In the new issue of the FBIN Magazine we talked to Brentfords Non-Executive Director Monique Choudhuri. Here are some of the most important answers.
Monique Choudhuri is Non-Executive Director at the new Premier League club Brentford FC. She is a leading personality in promoting diversity and inclusion in football and beyond. For the issue 23 of the FBIN Magazine Shrey Upadhyay talked to her about her role at Brentford, her work as Inclusive Leadership Consultant and the topic of “Women in Football”.
Monique Choudhuri about the biggest challenges in implementing diversity and inclusion in a football club:
The problem is if a club is doing very well, making money, able to pay millions to footballers, and getting sponsorships, what is the imperative for them to change their thinking about it? I think the only way that it could change is to understand your brand as a club and what your CSR is.
So, a lot of it is not only based on recruitment and pathways available but also looking outside of football to drive competencies and new hires. Otherwise, we are all fishing around in the same pool. We are never going to grow.
About the status of women’s involvement in football:
There are still not enough women in senior leadership positions in football. We are still far away from that at present, but I think we are going to be much closer in three years’ time. The progress is slow because there are still some outdated attitudes and a very much of an old-boys network running. What people do not understand is that when they go into a career in football, it is not all about football. It is about making a sustainable business behind football. You can play good football but if you do not get promoted, you still have to be a sustainable business. You need to focus on sponsors, partners, accounting, marketing, PR, HR, EDI, safety, stadium operations, etc. And there is no reason why women cannot take senior positions in all these departments.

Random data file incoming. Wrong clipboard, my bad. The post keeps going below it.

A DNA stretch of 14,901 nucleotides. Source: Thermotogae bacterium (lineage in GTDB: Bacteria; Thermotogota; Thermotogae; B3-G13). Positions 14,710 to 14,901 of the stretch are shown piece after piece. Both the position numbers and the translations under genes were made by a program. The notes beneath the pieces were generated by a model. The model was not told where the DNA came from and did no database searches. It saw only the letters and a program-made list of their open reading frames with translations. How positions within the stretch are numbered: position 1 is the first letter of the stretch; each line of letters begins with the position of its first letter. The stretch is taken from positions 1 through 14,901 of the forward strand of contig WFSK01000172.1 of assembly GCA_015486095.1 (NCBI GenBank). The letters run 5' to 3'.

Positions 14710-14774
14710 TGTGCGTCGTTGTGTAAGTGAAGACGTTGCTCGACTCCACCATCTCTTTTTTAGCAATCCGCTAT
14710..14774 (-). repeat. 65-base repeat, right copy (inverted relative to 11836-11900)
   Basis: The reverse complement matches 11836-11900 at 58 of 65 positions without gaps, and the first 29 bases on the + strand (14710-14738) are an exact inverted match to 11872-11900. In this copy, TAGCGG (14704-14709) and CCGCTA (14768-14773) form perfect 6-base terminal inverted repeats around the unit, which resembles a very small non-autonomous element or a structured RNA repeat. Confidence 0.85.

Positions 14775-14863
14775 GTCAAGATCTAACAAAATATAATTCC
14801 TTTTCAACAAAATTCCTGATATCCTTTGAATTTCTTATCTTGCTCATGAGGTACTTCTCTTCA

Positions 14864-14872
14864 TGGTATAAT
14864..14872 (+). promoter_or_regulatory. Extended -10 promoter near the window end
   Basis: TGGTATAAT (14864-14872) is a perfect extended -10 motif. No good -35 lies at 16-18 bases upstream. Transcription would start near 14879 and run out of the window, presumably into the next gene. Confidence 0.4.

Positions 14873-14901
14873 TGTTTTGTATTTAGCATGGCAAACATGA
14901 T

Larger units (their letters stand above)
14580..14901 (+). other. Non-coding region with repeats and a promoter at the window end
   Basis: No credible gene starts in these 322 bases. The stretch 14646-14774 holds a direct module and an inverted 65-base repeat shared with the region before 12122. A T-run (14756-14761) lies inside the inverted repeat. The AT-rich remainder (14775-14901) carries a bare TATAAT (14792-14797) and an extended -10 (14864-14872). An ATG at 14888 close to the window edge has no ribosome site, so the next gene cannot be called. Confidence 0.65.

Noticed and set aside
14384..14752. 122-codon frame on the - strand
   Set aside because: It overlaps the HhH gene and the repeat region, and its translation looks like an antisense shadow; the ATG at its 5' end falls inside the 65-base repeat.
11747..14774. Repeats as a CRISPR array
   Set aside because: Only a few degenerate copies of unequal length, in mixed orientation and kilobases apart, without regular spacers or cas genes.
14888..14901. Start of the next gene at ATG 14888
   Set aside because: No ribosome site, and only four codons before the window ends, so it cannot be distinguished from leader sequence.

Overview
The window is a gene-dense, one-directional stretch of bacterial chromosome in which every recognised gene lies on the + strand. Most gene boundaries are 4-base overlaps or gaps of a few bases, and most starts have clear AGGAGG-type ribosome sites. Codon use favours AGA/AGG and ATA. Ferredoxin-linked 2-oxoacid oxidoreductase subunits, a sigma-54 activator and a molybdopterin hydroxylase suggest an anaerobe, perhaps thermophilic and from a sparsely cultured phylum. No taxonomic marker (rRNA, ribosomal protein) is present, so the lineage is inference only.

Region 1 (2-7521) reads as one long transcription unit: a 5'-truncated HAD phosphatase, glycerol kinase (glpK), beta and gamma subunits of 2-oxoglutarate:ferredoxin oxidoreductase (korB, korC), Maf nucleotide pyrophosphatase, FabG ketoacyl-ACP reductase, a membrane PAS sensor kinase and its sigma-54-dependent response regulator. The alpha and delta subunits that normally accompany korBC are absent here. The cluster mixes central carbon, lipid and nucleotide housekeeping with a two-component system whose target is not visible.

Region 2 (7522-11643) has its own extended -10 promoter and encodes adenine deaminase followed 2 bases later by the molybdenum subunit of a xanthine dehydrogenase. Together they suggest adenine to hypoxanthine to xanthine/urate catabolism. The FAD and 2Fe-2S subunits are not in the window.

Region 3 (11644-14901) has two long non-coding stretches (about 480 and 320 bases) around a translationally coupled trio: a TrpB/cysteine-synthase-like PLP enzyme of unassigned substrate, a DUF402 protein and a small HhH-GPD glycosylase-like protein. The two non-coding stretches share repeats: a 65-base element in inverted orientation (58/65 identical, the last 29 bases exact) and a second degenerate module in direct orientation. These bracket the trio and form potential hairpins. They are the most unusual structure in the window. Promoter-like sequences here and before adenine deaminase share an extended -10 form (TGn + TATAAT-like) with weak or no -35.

About the importance of diversity and inclusion in boardrooms and robust governance:
I think we need diverse boards because if you have people with different backgrounds around the table, you will get multiple perspectives and thinking. Therefore, you will come to different decisions and think differently.
Also, when the people within the team and staff see that that the board is diverse, they believe “I can do that too”. They think the board represents me as an individual within the business. It creates a sense of engagement. Then there is a sense of belonging, fairness, justice, and transparency. Therefore, they turn up to work more motivated and engaged, perform better, which ultimately increases the bottom-line result.
To understand the impact of having diverse boards, you would need to study it over two to three years. So, look at your profits and outputs for a certain period, and then compare it 12, 18, 24 months later. It has been proven in corporations. It is not yet been proven in sport, but I think we are on the cusp of starting that mechanism now.